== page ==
Sunday, November 16, 2003


Reforms, not replacement
Randeep Wadehra

Democracy is Demonocracy
by Opender Nath Karir; Sahasrara Publications, Noida. Rs. 495. 
Pages 495. 

Democracy is DemonocracyMuch before Fareed Zakaria, Kishore Madhubani ó a Singaporean diplomatist ó had declared in 1994: "To have good government, you often need less, not more, democracy." Democracy and good governance are distinct, but inter-related and largely inter-dependent concepts. Popular consent does ensure legislationís effective implementation. Moreover, whatís good for a miniscule city-state like Singapore isnít necessarily efficacious for a vast multicultural entity like India.

Demonising democracy isnít a new phenomenon. Plato remarks: "Democracy passes into despotism." Here, G.B. Shaw is ambivalent: "Democracy substitutes election by the incompetent many for appointment by the corrupt few." British cleric Dean Inge is assertive: "Democracy is only an experiment in government, and it has the obvious disadvantage of merely counting votes instead of weighing them." American sci-fi writer Robert Heinlein is scathing: "Democracy canít work. Mathematicians, peasants, and animals, thatís all there is ó so democracy, a theory based on assumption that mathematicians and peasants are equal, can never work. Wisdom is not additive; its maximum is that of the wisest man in a given group." Karir is in excellent company indeed.

The author has gleaned enough material from diverse sources to buttress his argument for replacement of democracy with what he calls Selectocracy, perhaps a variant of meritocracy. Our democratic institutions are not perfect. Booth capturing, rigging, defections etc reveal a systemic malaise, but who is to blame? Politiciansí venality is a truism. They thwarted attempts to bar the entry of criminals into politics. Mercifully, our Supreme Court and Election Commission have made it mandatory for candidates to declare their assets and antecedents while filing nominations. Similar corrective measures can eradicate other evils in our polity.


Our Constitution makers rightly deemed the quasi-federal democratic structure as ideal for our composite society. Although there are drawbacks in the system, it is dynamic enough to rectify the woofs and the warps. Karir has misinterpreted Gandhiís criticism of Parliament as its condemnation [p. 334]. It was rather a caution against pitfalls inherent in any power structure.

Selectocracy as alternative to democracy is a non-starter. Karir prescribes national-level examinations for selecting prospective candidates for municipal committees, state legislatures and Parliament. Who will conduct these examinations? Who will select the deciding authority? What would the checks be against malpractice in the selection process? Selectocracy might well take away our fundamental rights and institutionalise nepotism, legitimise elitism, banish egalitarianism and encourage corruption with no corrective mechanism to check the rot.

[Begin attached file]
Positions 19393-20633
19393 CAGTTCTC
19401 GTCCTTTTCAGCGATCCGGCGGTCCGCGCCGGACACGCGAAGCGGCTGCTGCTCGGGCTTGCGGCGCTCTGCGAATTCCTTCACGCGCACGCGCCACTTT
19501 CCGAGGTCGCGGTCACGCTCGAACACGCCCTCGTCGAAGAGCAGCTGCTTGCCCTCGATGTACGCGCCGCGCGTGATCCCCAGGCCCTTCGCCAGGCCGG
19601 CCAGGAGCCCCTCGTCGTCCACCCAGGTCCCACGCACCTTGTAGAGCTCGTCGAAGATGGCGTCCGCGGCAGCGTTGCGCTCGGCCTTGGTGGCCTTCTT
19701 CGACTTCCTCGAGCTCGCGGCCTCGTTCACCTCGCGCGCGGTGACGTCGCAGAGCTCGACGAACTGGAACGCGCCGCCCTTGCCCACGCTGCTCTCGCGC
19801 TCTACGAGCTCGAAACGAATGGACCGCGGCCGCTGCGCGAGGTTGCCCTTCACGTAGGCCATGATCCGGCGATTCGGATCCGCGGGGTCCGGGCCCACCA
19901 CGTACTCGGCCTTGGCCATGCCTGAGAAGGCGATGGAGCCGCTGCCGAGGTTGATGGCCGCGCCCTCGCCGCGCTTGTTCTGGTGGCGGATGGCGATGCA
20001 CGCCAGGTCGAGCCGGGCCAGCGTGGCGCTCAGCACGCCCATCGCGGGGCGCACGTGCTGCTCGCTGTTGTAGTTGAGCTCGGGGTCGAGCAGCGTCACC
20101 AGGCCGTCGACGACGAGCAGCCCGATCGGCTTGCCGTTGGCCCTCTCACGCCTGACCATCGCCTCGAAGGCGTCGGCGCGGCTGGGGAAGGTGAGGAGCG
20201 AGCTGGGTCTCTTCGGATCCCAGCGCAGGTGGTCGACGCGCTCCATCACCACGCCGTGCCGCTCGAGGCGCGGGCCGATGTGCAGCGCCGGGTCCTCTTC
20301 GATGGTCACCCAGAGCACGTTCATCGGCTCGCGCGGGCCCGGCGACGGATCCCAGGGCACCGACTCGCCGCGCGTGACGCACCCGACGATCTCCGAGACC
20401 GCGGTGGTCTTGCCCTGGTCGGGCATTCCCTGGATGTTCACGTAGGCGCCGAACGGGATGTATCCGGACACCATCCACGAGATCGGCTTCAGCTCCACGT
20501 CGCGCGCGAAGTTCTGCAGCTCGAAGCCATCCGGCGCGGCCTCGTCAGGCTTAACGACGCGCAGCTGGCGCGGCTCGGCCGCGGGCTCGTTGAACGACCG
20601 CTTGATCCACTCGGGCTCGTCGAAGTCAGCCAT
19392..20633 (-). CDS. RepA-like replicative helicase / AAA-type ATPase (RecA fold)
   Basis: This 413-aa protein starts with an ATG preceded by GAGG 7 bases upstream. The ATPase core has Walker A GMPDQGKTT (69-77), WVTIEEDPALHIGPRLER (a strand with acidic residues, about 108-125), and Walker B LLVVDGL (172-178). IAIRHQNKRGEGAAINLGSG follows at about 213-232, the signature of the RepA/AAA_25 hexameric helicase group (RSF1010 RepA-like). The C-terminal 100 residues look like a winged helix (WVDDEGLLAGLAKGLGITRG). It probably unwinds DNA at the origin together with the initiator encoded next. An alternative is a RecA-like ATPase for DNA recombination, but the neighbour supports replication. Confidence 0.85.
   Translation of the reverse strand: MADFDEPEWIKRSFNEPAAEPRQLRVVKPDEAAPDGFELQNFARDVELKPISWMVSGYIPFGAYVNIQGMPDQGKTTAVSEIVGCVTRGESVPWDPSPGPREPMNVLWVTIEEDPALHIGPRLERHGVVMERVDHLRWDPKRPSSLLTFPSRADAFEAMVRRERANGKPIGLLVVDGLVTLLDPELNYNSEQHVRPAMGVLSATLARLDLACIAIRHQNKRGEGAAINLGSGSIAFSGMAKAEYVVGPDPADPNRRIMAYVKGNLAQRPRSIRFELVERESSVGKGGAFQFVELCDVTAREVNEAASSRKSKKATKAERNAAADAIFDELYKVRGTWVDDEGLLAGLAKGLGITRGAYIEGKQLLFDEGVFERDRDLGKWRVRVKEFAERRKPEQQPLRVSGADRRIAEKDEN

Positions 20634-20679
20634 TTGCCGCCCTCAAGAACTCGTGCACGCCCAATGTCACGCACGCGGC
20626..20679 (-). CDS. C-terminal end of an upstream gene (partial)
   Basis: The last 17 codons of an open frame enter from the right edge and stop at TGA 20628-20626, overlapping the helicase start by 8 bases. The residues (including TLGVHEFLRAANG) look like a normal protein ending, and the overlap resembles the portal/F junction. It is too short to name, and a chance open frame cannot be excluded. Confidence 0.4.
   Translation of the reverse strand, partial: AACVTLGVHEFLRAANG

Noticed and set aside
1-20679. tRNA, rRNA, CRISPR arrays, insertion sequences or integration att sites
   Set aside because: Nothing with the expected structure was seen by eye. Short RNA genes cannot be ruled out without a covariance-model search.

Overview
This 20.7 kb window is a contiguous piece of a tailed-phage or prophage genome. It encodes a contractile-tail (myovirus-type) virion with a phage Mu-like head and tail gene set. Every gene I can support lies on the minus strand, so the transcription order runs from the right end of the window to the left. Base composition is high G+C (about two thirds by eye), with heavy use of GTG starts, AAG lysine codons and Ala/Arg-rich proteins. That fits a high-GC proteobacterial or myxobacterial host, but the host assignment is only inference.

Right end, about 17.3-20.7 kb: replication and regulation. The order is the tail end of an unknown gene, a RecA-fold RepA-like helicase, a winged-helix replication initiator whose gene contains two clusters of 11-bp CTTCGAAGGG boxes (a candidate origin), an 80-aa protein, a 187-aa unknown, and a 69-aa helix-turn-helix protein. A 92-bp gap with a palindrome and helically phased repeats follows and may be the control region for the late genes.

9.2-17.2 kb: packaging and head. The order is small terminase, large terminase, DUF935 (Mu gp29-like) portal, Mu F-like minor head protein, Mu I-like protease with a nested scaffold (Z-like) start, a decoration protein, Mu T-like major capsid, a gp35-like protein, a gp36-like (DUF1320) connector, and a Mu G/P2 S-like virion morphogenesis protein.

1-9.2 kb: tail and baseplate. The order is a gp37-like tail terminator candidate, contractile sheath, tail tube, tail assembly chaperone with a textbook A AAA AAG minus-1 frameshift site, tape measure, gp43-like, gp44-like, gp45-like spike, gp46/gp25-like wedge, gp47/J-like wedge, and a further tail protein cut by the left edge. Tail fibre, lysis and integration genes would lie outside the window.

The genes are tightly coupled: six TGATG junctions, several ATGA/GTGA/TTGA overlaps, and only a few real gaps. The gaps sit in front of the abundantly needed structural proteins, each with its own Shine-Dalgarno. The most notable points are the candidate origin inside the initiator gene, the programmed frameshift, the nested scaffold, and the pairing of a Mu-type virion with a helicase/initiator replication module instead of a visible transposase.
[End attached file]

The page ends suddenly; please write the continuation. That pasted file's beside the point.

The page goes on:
For the various imperfections in our system, Karir has gone ballistic against voters. It is like damning the victim. Ever since Independence, voters in India have religiously demonstrated their faith in democratic institutions. The old and the infirm, the physically challenged and the destitute vie with their more fortunate compatriots to cast votes, hoping against hope that this will somehow improve their lot. Subsequent disappointment does not deflect them from the democratic path. Yet this book portrays them as short-sighted, ungrateful, forgetful [p. 17], unreliable [p. 18], corrupt and contemptible [p. 22], apathetic, fanatic, fickle, irresponsible etc.

Overlooking the Sahib Singh-Khurana feud, Karir attributes BJPís defeat in the 1998 Delhi legislature elections to the "ungrateful" voterís concern for the rise in onion-tomato-garlic prices. However, the voter does worry about his economic survival rather than be grateful for fancy projects. The post-liberalisation hype notwithstanding, vast swathes of populace are yet to feel the happy effects of opulence. They are struggling to eke out a living in slums and in the vast rural hinterland where existential compulsions render ideological-political pontifications meaningless.

He bemoans the rise of the likes of Laloo Yadav and Jayalalitha on our political landscape, but such politicians become popular only when mainstream political parties fail to meet peopleís socio-economic aspirations. The need of the hour is value-based politics that would benefit all. Thus, the role of those manning our politico-administrative superstructure becomes fundamental. Those at the helm need to vitalise our democratic institutions, enabling these to take remedial steps against evils that tend to creep insidiously into the system. American churchman Reinhold Niebuhr aptly observes: "Manís capacity for evil makes democracy necessary and manís capacity for good makes democracy possible."

Karir ought to be thanked for this polemical and thought-provoking book. It tells us what all has gone wrong with our polity, which neednít be replaced, but reformed Ė to quote from Dr Kashyapís foreword ó "within the broad democratic polity framework".


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